MM Property Holding LLC et al v. Continental Casualty Company et al, No. 5:2017cv00964 - Document 26 (W.D. Okla. 2017)

Court Description: MEMORANDUM OPINION and ORDER denying 14 MOTION to Remand filed by Oklahoma Pain Management LLC, MM Property Holding LLC; granting 9 MOTION to Dismiss filed by Tines Group Inc The.; The Tines Group Inc terminated.. Signed by Honorable Robin J. Cauthron on 10/26/17. (lg)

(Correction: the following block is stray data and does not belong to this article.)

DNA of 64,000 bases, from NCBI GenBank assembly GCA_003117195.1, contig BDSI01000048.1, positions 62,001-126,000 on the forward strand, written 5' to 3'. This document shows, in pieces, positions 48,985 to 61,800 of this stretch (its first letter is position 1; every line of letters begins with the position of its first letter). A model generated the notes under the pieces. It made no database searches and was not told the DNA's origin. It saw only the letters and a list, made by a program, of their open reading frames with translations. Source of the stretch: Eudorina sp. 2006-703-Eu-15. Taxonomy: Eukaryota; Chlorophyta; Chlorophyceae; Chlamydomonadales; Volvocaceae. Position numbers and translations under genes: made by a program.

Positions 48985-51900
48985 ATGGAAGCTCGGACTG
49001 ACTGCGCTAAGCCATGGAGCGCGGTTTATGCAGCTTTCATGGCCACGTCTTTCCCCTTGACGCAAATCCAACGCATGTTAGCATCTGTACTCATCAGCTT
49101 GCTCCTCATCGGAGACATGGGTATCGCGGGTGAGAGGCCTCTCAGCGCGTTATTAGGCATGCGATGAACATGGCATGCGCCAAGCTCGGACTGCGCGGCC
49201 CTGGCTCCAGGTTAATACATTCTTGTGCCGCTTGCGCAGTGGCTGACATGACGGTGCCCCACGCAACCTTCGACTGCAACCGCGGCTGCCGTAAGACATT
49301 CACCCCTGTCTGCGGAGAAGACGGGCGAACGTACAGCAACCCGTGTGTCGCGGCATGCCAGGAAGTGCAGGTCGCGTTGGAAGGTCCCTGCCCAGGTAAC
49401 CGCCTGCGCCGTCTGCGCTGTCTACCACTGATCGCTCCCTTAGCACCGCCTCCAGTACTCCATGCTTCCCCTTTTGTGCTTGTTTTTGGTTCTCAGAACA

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MM Property Holding LLC et al v. Continental Casualty Company et al Doc. 26 IN THE UNITED STATES DISTRICT COURT FOR THE WESTERN DISTRICT OF OKLAHOMA MM PROPERTY HOLDINGS, LLC, and OKLAHOMA PAIN MANAGEMENT, LLC, ) ) ) ) Plaintiffs, ) ) vs. ) ) CONTINENTAL CASUALTY ) COMPANY, THE TINES GROUP, INC., ) and C.L. FRATES AND COMPANY, ) ) Defendants. ) Case Number CIV-17-964-C MEMORANDUM OPINION AND ORDER Plaintiffs filed this action in the District Court of Oklahoma County, asserting claims of breach of contract, bad faith, and other torts arising from Defendant Continental Casualty Company’s (“Continental”) handling of alleged hail damage to Plaintiffs’ building. Continental removed this matter, asserting diversity of citizenship. Plaintiffs filed a Motion to Remand, arguing that Defendant C.L. Frates and Company (“Frates”) is an Oklahoma corporation and therefore there is not complete diversity of citizenship. The Notice of Removal noted that Frates was an Oklahoma entity but argued that that entity was improperly joined, as it had no connection to the claims in this matter. In their Motion to Remand, Plaintiffs argue that Defendants have failed to meet their burden of establishing that Frates was improperly joined. The basis for Plaintiffs’ claims against Frates is a single letter sent from an employee of Continental outlining the basis for its denial of Plaintiffs’ claim. That letter indicates a copy was sent to C.L. Frates and Company. On this basis Plaintiffs argue that there are questions of fact about what involvement Frates may have had with their claim and therefore Frates is a necessary party. Plaintiffs argue that because Frates must remain in the action, diversity is not present and this matter should be remanded. In response, Continental provides an affidavit from Ms. Cantu who wrote the letter. Therein, she attests that the inclusion of Frates as a copy recipient was incorrect; that the proper recipient of the letter and the entity who actually received the letter was a company known as Acrisure LLC. Ms. Cantu further avers that as it relates to Plaintiffs’ claims, she never had any contact with anyone at Frates, nor did any other employee of Continental, and that Frates had no connection and played no role in the decisions to deny Plaintiffs’ claims. As Plaintiffs note, Defendant has the burden of establishing that removal jurisdiction is proper. See Port City Props. v. Union Pac. Ry. Co., 518 F.3d 1186, 1189 (10th Cir. 2008). Proof of jurisdiction must by established by a preponderance of the evidence. Southway v. Cent. Bank of Nigeria, 328 F.3d 1267, 1274 (10th Cir. 2003). Whether or not Frates was improperly joined is considered from two perspectives: 1) whether Plaintiffs may state a cause of action against the non-diverse party in state court or 2) whether or not there is factual fraud in the pleading of the jurisdictional facts. Defendant does not suggest any fraud, but rather argues that Plaintiffs cannot state a claim against Frates. To establish improper joinder, a defendant must establish there is no possibility of recovery by the plaintiff against the in-state defendant or that there is no 2 reasonable basis for the district court to predict that the plaintiff might be able to recover against the in-state defendant. Bristow First Assembly of God v. BP P.L.C., 210 F. Supp. 3d 1284, 1289 (N.D. Okla. 2016) (citing Monsanto v. Allstate Indem., No. 99-2225, 2000 WL 525592 at *10 (10th Cir. Apr. 14, 2000)). After review of Plaintiffs’ state court petition and the arguments of the parties set forth herein, the Court finds that C.L. Frates was improperly joined. As noted above, Defendant Continental has provided an affidavit from Ms. Cantu outlining how Frates was included on the letter and her sworn testimony that that entity had no connection to Plaintiffs’ claims. Plaintiffs have offered no evidence or argument beyond conclusory assertions to counter that affidavit. Even if there were some suggestion that Frates had played a role as an adjustor in the claim, Plaintiffs’ claims could not be pursued against it. The Oklahoma Supreme Court in Trinity Baptist Church v. Brotherhood Mutual Insurance Services, LLC, 2014 OK 106, ¶ 17, 341 P.3d 75, 81-82, held that an adjustor cannot be held liable for bad faith. To the extent Plaintiffs attempted to state a claim for fraud, conspiracy, or collusion against Frates, the Oklahoma Supreme Court likewise rejected the ability to pursue tort claims against an adjustor. Trinity Baptist Church, 2014 OK 106, ¶ 31, 341 P.3d at 86. Accordingly, the Court finds that C.L. Frates was improperly joined as a Defendant in this matter. It will be dismissed. As the remaining Defendants are all of diverse citizenship from Plaintiffs, and there is no dispute that the amount in controversy exceeds the jurisdictional requisite, Plaintiffs’ Motion to Remand will be denied. 3 Plaintiffs also names as a Defendant The Tines Group, Inc. (“Tines”). Tines has filed a Motion to Dismiss pursuant to Fed. R. Civ. P. 12(b)(6). As with C.L. Frates, the only role Tines played in this matter was as the adjustor on the claim. Plaintiffs agree that because Tines was not a party to the insurance contract, they cannot pursue a claim for bad faith or negligence against it. However, Plaintiffs argue that because Tines wrote false reports, Plaintiffs should be permitted to pursue a fraud or civil conspiracy action. As noted above, the Oklahoma Supreme Court has rejected any claims of tort liability against an independent adjustor when a plaintiff has a viable claim against the insurance company. See Trinity Baptist Church, 2014 OK 106, ¶ 31, 341 P.3d at 86. Accordingly, the Court finds that Plaintiffs cannot recover on their fraud or civil conspiracy claim against Defendant Tine and that party is entitled to dismissal with prejudice. For the reasons set forth herein, Defendant The Tines Group, Inc.’s Motion to Dismiss (Dkt. No. 9) is GRANTED. Plaintiffs’ claims against this Defendant are dismissed with prejudice. The Motion to Remand by Plaintiffs (Dkt. No. 14) is DENIED. Plaintiffs’ claims against Defendant C.L. Frates and Company are dismissed with prejudice. A separate judgment will issue at the conclusion of this case. IT IS SO ORDERED this 26th day of October, 2017. 4